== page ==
Newell and Shaw describe the head of a list as the first location word in the list [1]. Thus, in a strict sense, the head has an address to the first element on the list, while itself is the first location word in the list.

This representation of a list was traditionally followed. This can even be seen in the LISP [4] programming language invented by John McCarthy. Also check the LISP 1.5 Programmer's Manual [5].

Definition of Lists (1964)

Soon came along the idea of putting "symbols" in the list, rather than attaching them on the list. Wilkes [6] describes the registers (nodes) of a list as having two parts (similar to Newell, Shall, and McCarthy) in his paper Lists and why they are useful [6]:

1. The CAR, left free, and may be used to hold a symbol. Alternatively, can store an address memory. [6]

2. The CDR (pronounced "cudder") contains an address pointing to the next register in the list. [6]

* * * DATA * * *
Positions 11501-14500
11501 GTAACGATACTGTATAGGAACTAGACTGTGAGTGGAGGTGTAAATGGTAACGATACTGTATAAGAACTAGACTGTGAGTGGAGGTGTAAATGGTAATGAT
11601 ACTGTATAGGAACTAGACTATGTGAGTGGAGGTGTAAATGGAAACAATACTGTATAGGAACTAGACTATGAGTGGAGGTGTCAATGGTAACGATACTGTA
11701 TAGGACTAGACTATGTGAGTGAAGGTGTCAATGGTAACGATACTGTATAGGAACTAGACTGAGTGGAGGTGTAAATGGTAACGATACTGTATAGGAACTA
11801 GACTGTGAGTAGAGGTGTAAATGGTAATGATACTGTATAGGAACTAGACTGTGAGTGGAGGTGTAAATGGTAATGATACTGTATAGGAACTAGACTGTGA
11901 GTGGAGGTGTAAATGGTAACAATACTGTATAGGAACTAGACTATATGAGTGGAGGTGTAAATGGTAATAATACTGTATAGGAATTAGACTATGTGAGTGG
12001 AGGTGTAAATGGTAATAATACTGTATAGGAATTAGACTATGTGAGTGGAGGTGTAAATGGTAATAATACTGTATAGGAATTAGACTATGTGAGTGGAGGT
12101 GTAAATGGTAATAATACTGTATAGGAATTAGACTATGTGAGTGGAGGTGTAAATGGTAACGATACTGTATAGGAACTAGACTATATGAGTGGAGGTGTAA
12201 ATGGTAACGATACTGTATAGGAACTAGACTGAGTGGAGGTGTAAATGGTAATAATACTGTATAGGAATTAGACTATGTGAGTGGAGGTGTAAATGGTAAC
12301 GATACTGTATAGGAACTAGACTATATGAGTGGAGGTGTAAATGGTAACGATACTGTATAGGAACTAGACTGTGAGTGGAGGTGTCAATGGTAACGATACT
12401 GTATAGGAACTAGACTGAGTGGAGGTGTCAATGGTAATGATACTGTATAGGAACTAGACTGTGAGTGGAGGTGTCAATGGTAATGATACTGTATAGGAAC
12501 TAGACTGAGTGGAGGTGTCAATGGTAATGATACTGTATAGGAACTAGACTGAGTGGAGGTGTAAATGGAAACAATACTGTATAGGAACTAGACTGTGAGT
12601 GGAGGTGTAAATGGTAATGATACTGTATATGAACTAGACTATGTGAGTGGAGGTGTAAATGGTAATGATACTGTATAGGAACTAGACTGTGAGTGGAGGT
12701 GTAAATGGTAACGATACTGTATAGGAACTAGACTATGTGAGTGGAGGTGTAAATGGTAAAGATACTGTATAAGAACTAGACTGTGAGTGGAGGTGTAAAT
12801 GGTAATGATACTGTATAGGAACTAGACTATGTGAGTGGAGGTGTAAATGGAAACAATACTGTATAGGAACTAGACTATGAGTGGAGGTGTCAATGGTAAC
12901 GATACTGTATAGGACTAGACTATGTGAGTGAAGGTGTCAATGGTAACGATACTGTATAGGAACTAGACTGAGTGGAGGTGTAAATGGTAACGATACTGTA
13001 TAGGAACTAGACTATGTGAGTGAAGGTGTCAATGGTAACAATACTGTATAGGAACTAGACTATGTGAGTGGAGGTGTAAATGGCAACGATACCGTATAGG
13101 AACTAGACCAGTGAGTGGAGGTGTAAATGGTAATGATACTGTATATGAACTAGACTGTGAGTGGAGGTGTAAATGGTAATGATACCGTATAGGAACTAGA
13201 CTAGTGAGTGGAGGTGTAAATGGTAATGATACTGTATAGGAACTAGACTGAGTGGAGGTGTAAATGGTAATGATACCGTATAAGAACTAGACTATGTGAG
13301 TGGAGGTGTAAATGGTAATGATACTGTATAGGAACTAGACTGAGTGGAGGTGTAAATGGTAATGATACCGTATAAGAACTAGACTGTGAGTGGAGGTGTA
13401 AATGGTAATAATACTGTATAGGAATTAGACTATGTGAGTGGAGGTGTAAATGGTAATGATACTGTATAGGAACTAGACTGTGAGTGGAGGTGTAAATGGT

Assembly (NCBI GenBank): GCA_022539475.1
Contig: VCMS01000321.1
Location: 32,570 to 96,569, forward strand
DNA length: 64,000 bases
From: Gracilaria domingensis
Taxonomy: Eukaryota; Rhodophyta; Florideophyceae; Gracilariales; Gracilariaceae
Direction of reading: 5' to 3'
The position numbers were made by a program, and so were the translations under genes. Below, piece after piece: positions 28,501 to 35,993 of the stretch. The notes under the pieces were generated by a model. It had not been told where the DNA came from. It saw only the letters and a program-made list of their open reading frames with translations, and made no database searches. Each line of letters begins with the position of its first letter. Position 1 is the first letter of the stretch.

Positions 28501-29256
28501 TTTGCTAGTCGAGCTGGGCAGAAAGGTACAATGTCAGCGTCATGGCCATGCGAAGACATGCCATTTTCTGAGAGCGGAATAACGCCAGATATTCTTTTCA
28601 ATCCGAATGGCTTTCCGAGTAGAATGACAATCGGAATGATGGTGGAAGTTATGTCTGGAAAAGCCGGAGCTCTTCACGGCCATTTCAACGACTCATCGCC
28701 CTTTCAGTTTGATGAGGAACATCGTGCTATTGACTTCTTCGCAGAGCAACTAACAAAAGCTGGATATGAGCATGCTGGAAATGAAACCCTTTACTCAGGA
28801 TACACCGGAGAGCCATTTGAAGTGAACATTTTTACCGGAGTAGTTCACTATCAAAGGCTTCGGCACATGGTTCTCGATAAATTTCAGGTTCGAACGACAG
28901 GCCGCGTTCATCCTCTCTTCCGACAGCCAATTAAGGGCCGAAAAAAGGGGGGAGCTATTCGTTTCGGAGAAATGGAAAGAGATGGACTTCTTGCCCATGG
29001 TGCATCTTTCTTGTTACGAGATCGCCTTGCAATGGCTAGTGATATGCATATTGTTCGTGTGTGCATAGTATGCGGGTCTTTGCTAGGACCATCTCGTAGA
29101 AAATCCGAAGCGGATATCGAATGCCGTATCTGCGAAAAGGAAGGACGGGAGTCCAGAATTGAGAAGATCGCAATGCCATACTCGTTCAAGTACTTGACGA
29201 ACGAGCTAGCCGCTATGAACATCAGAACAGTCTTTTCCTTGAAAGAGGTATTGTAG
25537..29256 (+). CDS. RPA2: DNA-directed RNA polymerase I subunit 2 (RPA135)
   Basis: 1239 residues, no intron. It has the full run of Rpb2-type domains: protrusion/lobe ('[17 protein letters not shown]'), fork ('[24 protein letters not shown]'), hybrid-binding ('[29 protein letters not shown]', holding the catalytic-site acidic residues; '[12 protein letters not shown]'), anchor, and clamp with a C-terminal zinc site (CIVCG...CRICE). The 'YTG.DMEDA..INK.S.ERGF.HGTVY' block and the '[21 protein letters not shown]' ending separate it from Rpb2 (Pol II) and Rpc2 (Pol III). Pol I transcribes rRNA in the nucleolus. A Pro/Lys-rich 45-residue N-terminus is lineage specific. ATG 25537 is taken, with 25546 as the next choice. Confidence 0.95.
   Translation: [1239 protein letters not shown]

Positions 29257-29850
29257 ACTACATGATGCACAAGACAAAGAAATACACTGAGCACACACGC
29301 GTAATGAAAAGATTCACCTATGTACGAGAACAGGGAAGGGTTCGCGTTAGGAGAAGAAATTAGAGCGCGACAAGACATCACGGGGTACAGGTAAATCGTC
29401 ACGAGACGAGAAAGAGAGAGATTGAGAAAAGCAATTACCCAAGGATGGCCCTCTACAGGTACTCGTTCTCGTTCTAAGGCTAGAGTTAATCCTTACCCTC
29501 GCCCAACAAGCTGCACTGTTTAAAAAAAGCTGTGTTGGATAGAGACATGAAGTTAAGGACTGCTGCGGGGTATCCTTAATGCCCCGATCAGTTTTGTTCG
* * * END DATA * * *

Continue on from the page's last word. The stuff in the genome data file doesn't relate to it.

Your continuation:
Here is a simple example of a list under Wilkes' definition, with symbols in the list:

[6]

A list must start somewhere, and the address of its first register is stored in a sequence of fixed memory registers known as base registers. [6] Normally, it is not necessary to show the base registers in diagrams of lists. [6]

With Base registers [6]:

Typical representation without base registers [6]:

In this definition, the head of a list is more in line with your first picture, it is an external register, not part of the list itself that merely contains the address to the first register in the list.

You may be wondering why I chose these examples instead of giving you the simple wiki definition [7]:

The head of a list is its first node.